Of all the encounters recorded in Italy since Charles VIII had taken his first, fateful decision to establish a French presence in the peninsula nearly twenty years before, the Battle of Ravenna was the bloodiest. When at last the papalists fled from the field they left behind them nearly 10,000 Spanish and Italian dead. Several of the leading Spanish captains, some of them seriously wounded, were in French hands, as was the papal legate, Cardinal de’ Medici. Ramón de Cardona himself, who had taken flight rather earlier in the day—he is said not to have drawn rein until he reached Ancona—was one of the few to survive unharmed. But it had been a Pyrrhic victory. The French losses had also been considerable, and, worst of all, Nemours himself had fallen at the moment of triumph, in a characteristically impetuous attempt to head off the Spanish retreat. His place was taken by the elderly Seigneur Jacques de La Palice, who was possessed of none of his speed or panache. Had the young man lived, he would probably have rallied what was left of the army and marched on Rome and Naples, forcing Julius to come to terms; but La Palice was cast in a more cautious mold. He contented himself with occupying Ravenna, where he was unable to prevent an orgy of butchery and rape which surpassed even that suffered by the Brescians a few weeks before.

Now there suddenly occurred one of those extraordinary changes of political fortune which render Italian history as confusing to the reader as it is infuriating to the writer. When the news of Ravenna reached him, Julius, foreseeing an immediate French advance on Rome, prepared for flight. Just before he was due to leave, however, he received a letter from his captive legate, whom La Palice had unwisely permitted to correspond with his master. The French, wrote Cardinal de’ Medici, had suffered losses almost as great as those of the League; they were tired and deeply demoralized by the death of their young leader; their general was refusing to move without receiving instructions and confirmation of his authority from France. At about the same time the Venetian ambassador in Rome sought an audience with the pope to assure him that, contrary to widespread rumors, the republic had not accepted any French proposals for a separate peace and had no intention of doing so.

At once Julius took new courage. Overpowered, at least temporarily, in the military field, he flung all his energies into the Church Council that he had summoned for May 1512. This had now become more necessary than ever, since King Louis’s renegade Council of Milan had taken advantage of the victory of Ravenna to declare the pope contumacious and suspend him from office. It was true that even in Milan itself few people took the findings of so transparently political a body very seriously; nonetheless, this open split in the Church could not be allowed to go unchecked or unanswered. On May 2, with all the state ceremonial of which the papal court was capable, the Supreme Pontiff was borne in his litter to the Lateran, followed by fifteen cardinals, twelve patriarchs, ten archbishops, fifty-seven bishops, and three heads of monastic orders: a hierarchical show of strength that made the handful of rebels in Milan seem almost beneath notice, precisely as it was intended to do. At its second session this Lateran Council formally declared the proceedings of the Council of Pisa/Milan null and void and all those who had taken part in it schismatics.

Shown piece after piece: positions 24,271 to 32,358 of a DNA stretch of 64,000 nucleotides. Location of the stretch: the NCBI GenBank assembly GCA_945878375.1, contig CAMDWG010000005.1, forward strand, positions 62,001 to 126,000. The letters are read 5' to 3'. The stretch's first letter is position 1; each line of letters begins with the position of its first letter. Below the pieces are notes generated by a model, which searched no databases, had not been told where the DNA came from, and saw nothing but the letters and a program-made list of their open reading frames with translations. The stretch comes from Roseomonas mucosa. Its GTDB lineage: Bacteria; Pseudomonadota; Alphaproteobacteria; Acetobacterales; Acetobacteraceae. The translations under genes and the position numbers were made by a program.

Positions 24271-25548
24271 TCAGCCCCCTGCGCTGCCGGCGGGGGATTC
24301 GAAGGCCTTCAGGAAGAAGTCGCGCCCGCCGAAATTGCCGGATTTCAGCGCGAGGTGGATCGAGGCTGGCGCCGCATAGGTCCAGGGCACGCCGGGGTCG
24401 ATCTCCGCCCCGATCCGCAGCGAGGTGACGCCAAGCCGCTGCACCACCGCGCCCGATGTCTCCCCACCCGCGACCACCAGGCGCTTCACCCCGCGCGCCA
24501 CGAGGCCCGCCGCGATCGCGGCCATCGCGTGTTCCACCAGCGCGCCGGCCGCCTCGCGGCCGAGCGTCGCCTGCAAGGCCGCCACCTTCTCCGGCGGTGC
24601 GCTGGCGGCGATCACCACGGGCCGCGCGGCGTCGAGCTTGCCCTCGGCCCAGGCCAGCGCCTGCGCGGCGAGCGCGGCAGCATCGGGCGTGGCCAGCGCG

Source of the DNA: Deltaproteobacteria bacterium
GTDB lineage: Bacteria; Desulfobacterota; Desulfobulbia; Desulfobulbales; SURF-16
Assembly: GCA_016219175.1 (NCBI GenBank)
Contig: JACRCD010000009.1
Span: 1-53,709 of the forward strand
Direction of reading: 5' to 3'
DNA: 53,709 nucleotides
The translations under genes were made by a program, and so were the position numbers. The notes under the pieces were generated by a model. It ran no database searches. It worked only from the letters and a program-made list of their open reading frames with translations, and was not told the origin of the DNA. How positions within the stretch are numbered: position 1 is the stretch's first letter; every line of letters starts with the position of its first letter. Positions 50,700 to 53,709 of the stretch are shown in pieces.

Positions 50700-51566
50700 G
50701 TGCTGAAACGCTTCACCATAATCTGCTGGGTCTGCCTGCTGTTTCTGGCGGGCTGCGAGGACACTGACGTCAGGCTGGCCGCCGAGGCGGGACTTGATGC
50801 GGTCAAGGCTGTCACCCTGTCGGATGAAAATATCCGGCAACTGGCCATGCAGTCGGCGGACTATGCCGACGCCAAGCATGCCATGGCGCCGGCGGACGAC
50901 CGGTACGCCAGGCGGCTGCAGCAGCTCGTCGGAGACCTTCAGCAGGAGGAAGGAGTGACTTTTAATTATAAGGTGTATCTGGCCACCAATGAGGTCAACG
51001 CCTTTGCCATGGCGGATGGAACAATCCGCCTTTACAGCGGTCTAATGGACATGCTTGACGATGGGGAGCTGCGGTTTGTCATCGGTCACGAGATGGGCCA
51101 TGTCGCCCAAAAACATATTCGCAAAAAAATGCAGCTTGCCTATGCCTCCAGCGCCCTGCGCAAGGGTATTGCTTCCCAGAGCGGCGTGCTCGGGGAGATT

On that very same day Pope Julius also proclaimed the adhesion of the Emperor Maximilian to the Holy League, and Maximilian now gave orders that all subjects of the empire fighting with the French army should immediately return to their homes on pain of death. To La Palice, this was disastrous news. He had already suffered a serious depletion of his French troops, most of whom had been recalled to deal with the impending invasion of Henry VIII in the north; the precipitate departure of his German mercenaries now left him in the ridiculous position of a general without an army—or at least without any force capable of holding the Swiss and Venetians whom he suddenly found ranged against him. Meanwhile, the Spanish and papal forces were also back in the field and, although only a shadow of what they had been before their recent defeat, were able to advance virtually unopposed on all fronts. By the beginning of July the pope had not only regained all his territories but had even extended them to include Reggio Emilia, Parma, and Piacenza. La Palice, with what was left of his army, had no choice but to return to France, where Louis XII, who only three months before might have had the entire peninsula within his power, now saw all his hopes annihilated.